MPW-102561The Martian (2015).

D: Ridley Scott. DP: Dariusz Wolski. W: Drew Goddard (Based on Andy Weir’s novel of the same name). Starring: Matt Damon/Jessica Chastain/Chiwetel Ejiofer/Jeff Daniels/Kristen Wiig/Kate Mara/Sebastian Stan/Michael Peña/Aksel Henne/Mackenzie Davis/Donald Glover/Sean Bean.

Ridley Scott’s newest venture has sky rocketed in the box office over the weekend. The Martian will probably put Scott back on the sci-fi map, which is a credit to its source material and its star, Matt Damon. Even at nearly forty-five, Damon’s boyish charm and Jason Bourne determination make him an enjoyable force on screen.

I skipped out on Scott’s directorial effort Exodus: Gods and Kings last year and feel confident in that decision. Yet I did make time to see 2012’s Prometheus and even 2010’s Robin Hood. For me Prometheus was a mixed bag, but the lore of the Alien franchise was not something I was deeply connected to. Here in The Martian Scott is free from any baggage and seems to have a clearer hold on the story he wants to tell.

Based on Andy Weir’s initially self-published novel, The Martian is the story of astronaut and botanist Mark Watney (Damon) who is stranded on Mars following an injury during an emergency planet evacuation with his fellow crew-members. Thought to be dead, the crew starts their return home and he wakes up to the daunting task of feeding himself until the next Mars crew arrives in four years. Back on earth NASA eventually figures out Watney is alive and how to communicate with him and the rescue mission plans begin. The novel is a science heavy survival story with loads of humor that thankfully makes it into the film.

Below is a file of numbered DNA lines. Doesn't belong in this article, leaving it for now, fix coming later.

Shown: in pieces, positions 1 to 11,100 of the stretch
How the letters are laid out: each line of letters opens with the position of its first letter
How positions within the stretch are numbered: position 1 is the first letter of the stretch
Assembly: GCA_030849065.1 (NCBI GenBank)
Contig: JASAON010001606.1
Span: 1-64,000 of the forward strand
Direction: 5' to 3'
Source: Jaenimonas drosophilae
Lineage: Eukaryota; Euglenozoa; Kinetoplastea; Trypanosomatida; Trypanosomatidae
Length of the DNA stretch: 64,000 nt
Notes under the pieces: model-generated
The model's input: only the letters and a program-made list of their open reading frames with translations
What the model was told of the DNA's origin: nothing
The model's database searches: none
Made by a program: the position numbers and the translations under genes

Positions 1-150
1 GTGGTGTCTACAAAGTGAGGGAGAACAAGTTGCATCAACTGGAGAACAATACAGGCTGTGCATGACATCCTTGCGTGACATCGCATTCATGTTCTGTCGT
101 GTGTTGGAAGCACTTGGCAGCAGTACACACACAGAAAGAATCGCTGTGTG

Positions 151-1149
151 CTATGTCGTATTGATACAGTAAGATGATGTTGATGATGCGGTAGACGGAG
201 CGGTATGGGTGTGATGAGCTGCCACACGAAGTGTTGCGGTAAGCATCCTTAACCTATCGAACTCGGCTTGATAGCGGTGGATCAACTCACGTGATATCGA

A difficult adaptation, Drew Goddard’s script does well in trying to balance Watney’s computer diary with the real rescue plan at home. Goddard previously adapted World War Z for the screen and co-wrote with Joss Whedon the fabulous Cabin in the Woods. Goddard’s script cannot match the wit of the novel, but that is simply because we cannot have a two hour film of just Damon making jokes. The best stick around, but the conventionality or studio glossing as I see it comes in back on earth, especially in a silly coda ending. The momentum is lost with Dr. Kapoor (Chiwetel Ejiofer) and a lot of the tension between the higher ups is diluted to humor and actor Sean Bean being able to say the Lord of the Rings joke from the book. Same can be said about the Mars crew, they aren’t given a chance to shine really, acting more as a catalyst for Watney’s escape possibilities.

The Martian however overcomes this with a visual palette that reiterates why mankind is so obsessed with space travel. Mars and Watney’s gadgets are a great backdrop for Damon’s exploration into how to really survive on the planet. Ultimately that is the joy of the film and the book. To see this character really figure out all the technology and science he needs to try to make it home. The Martian will surely continue to do well and makes me hopeful that Scott’s next movie might be even better.

One thought on “Man on a Planet”

Leave a Reply

Your email address will not be published. Required fields are marked *